At any rate, what did I say that you can dispute? It was a vote on raising the debt ceiling, authorizing additional debt. Literally, factually, that's what it was. Declaring a vote not to go deeper into debt to be "questioning" the debt surely does require additional assumptions, doesn't it? Assumptions which you really need to make explicit, because some of them may very well be questionable.
 

Literally, factually, it was no such thing. The debt had already been approved. The debt ceiling raise was merely to implement a previously-agreed level of funding.
 

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No, Mark, the spending had already been approved, and could be unapproved if necessary. Certainly deferred. The vote was, literally, objectively, a vote on authorizing deeper debt.

And let me point out that at any time the Democrats could have gotten it passed by agreeing to reduce the increase in spending. Why the heck is voting against an increase in debt questioning the debt, while refusing to increase the debt unless you can go deeper into debt faster is not?

The answer is easy: Because the former was what Republicans were doing, the latter what Democrats were doing, and this is just a mindless Democratic talking point.
 

But it is foolish to deny that unfunded pension liabilities have become a national problem at the state and locallevel (read Lewis on Vajello) and have to be addressed.

This is not true except in a few scattered and unimportant places. The appearance of such a problem has been created by the use of misleading and sometimes false talking points.

No, Mark, the spending had already been approved, and could be unapproved if necessary. Certainly deferred.

Any legislative body has infinitely many opportunities to review previous decisions. That was not the agreed-upon process, under which the debt ceiling raise merely implemented the previously-agreed spending decisions and was merely administrative. Nor is infinite reconsideration sensible on any other ground than pure obstructionism.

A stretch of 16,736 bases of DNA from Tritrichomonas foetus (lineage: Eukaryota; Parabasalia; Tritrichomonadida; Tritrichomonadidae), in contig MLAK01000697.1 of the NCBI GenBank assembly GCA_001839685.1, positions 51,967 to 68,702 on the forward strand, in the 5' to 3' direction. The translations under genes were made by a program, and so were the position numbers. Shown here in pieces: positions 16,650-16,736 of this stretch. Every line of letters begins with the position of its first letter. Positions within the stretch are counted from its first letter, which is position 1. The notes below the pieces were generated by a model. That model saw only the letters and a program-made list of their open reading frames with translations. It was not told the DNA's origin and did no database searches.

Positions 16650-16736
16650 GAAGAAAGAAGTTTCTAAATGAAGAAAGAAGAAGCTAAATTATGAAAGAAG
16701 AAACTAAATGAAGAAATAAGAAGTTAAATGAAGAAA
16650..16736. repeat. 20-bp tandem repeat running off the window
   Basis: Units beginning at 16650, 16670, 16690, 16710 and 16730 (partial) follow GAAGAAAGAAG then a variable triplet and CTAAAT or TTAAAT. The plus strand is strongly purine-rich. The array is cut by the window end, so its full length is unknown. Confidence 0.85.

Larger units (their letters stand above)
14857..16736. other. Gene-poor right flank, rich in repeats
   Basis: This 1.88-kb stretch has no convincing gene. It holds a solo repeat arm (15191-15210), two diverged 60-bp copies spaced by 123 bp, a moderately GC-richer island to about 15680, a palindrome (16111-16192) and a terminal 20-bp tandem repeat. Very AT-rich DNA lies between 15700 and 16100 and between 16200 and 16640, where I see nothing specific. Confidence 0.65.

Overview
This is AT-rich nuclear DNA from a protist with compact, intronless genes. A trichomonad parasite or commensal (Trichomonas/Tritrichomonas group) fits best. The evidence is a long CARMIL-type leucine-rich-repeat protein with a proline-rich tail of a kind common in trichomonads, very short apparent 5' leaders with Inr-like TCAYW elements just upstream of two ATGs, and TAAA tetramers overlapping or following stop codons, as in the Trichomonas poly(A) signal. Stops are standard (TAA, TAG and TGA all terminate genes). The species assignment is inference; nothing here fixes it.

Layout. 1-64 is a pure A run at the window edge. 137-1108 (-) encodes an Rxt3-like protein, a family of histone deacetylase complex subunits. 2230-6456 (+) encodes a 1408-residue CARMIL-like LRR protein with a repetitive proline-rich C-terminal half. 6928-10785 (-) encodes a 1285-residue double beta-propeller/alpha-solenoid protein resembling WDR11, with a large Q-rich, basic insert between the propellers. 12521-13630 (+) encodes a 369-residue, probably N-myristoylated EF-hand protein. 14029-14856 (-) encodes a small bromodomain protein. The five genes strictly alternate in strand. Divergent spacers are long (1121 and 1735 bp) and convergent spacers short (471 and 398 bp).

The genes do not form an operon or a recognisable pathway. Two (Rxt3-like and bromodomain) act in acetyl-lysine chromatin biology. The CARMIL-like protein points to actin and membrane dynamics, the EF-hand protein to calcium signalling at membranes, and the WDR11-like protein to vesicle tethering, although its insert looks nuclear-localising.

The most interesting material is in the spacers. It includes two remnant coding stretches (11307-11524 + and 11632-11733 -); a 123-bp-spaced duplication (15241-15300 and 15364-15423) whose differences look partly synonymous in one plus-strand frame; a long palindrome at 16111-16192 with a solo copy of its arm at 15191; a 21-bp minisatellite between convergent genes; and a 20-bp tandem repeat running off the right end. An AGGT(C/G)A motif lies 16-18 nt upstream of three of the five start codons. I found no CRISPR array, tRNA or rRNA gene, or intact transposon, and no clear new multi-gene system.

Mark, the "agreed upon" process is systematic fiscal insanity, designed to prevent spending from ever being reconsidered, so that nobody's pork would ever get cut. It's a system which must be destroyed.
 

Brett, you're entitled to that opinion, but the rest of us can (and should) disagree.
 

Fine, you're free to disagree with me about that. But enough people agree with me on this that I don't feel the slightest urge to play along when you insist that only your view of this is legitimate.
 

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Hello there Sandy,Happy to see your blog as it is just what I’ve looking for and excited to read all the posts. I am looking forward to another great article from you.
 

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I don't think your view of the economics is illegitimate, it's just wrong. It's the Republican tactics which I consider illegitimate and your defense thereof feeble.
 

Sandy:

The Contract Clause as a limit on government's power to rewrite the terms of employment contracts was written out of the Constitution by the progressive courts many moons ago. Are you now proposing an "Inconvenient Contract Clause" resurrection?
 

The Contracts Clause is hardly a dead letter. Efforts by states and municipalities to furlough employees for budgetary reasons are routinely enjoined by the federal courts. There is no reason to think the courts would countenance far more drastic revisions to those same employment contracts.

On a separate note, Elizabeth Warren is not a "woman politician" unless Scott Brown is a "man politician." Unless you are a scriptwriter for "Mad Men," you should eschew that archaic locution.
 

Rolling Stone has great political reporting lately too.
 

Steve:

Are those injunctions based upon the myriad of due process rights public employees enjoy or a likelihood of prevailing on a Contract Clause claim?
 

The Contracts Clause, like I said.
 

I will eagerly look forward to your incoming updates.